The sound of brass instruments makes me instinctively angry. Furious, in fact. The frequencies emitted by saxophones, in particular, vibrate at the same rate as my blood when it reaches boiling temperatures, and I slip into an uncontrolled rage whenever I hear one. Three exceptions exist: George Michael’s ‘Careless Whisper’, Gerry Rafferty’s ‘Baker Street’, and that sweet sax solo at the end of Spandau Ballet’s ‘True’. All other times, upon hearing a brass instrument, I leave the room before I become violent. I am not legally allowed to live within 500 yards of a jazz club.
Imagine my reaction, then, to the opening track ‘Jive Bros’ from PRAQ’s latest offering, Strom…
I am quite surprised, initially to find this kind of material being released via Bit Phalanx, as it is a struggle to find the electronic elements of PRAQ’s sound in the opening sax-in-your-face, jazz-without-the-innovation ‘Jive Bros’ and single ‘Mystification’. It may be a matter of personal taste, but I am so utterly put off by the first four minutes of the album that I am about to call it a day, switch off and can the review, diagnosis; unlistenable. Track three, ‘Minimal Undergrowth’ puts that idea on ice, giving a bit more texture beyond drums (great) and sax (physically painful), with some real rhythmic innovation and a bass groove as ominous as it is danceable - eminently, on both counts. The saxophone becomes utterly warped beyond recognition, and even disappears from the mix for most of ‘Minimal Undergrowth’, which allows my blood pressure to return to safe levels - I may yet survive to the end of this review.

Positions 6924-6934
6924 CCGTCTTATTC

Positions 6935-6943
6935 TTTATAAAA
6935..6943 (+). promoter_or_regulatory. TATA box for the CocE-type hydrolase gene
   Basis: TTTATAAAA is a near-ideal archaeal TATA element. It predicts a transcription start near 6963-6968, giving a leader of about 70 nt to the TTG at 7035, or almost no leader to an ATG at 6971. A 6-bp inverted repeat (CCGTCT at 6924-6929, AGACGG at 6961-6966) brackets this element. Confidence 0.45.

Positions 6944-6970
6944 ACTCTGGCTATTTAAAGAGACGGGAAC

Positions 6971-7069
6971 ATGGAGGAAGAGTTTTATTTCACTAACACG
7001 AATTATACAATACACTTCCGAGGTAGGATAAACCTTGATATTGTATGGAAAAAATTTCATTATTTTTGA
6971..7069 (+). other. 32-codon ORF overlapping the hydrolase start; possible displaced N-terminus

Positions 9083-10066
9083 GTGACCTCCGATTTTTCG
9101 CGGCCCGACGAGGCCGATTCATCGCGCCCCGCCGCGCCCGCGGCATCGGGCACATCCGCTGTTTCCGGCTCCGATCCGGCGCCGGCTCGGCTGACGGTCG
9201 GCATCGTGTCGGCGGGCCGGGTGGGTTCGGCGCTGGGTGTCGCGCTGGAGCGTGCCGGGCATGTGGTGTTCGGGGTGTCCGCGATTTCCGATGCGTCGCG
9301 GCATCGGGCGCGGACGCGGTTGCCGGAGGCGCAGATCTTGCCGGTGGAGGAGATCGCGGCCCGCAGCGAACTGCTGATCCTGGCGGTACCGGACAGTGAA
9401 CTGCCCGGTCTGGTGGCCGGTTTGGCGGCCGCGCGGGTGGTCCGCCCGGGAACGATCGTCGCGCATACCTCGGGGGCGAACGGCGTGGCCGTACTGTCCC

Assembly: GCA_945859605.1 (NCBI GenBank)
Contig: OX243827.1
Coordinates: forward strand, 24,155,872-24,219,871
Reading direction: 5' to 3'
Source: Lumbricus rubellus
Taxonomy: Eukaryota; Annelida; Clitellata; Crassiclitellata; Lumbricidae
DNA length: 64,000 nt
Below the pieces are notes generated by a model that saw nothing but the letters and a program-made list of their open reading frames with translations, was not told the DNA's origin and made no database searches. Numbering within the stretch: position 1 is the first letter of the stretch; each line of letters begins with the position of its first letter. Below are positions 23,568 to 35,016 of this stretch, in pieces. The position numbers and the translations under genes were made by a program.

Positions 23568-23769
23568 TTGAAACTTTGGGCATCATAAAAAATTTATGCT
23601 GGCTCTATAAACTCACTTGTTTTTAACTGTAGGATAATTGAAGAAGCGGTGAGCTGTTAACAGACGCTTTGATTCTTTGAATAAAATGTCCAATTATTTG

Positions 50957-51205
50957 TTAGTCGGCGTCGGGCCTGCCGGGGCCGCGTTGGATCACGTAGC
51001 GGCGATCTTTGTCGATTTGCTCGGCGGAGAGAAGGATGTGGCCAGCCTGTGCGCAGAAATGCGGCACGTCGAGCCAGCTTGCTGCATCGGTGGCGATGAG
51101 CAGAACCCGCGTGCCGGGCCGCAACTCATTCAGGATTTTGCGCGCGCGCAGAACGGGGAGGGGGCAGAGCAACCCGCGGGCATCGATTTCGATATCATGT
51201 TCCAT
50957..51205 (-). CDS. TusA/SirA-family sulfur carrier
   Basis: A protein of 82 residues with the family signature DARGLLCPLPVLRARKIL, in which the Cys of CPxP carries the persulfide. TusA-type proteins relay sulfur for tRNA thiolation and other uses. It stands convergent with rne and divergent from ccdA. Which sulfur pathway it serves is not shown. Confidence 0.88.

‘Oh My Daze’ features Premrock, and between his rapping about Frank Zappa and the incredible, stuttering, way back behind the beat drumming, it’s enough of a powerful rhythmic combination to distract from the fact that the saxophone has returned with a vengeance. In fact, it’s back for good. There are few more moments of respite from it, although on ‘Continental Heat’ it’s again warped, harmonised and actually sounds decent, and adds another innovative layer to the track, making ‘Continental Heat’ a real standout on Strom for me.
‘Full Moon Circle’ is another peak thanks to Kay Elizabeth’s vocal, and the urgency of the tempo, drums all wild, saxophone all present. Closing track ‘Big White Telephone’ is one of the few really boundary pushing tracks on the album, sounding like live IDM, minimal to begin with, rhythmically challenging and building to its intense close. There is one thing I just cannot get past from this experience, however; I never realised just how much I despised the saxophone as a concept, sound and also object, until I listened to Strom by PRAQ. I could not listen to this album again - I think it would damage me as a person. But if you like jazz fusion melodies over IDM played on live drums, PRAQ is your new favourite artist, and Strom your album of 2017!
Released June 2, 2017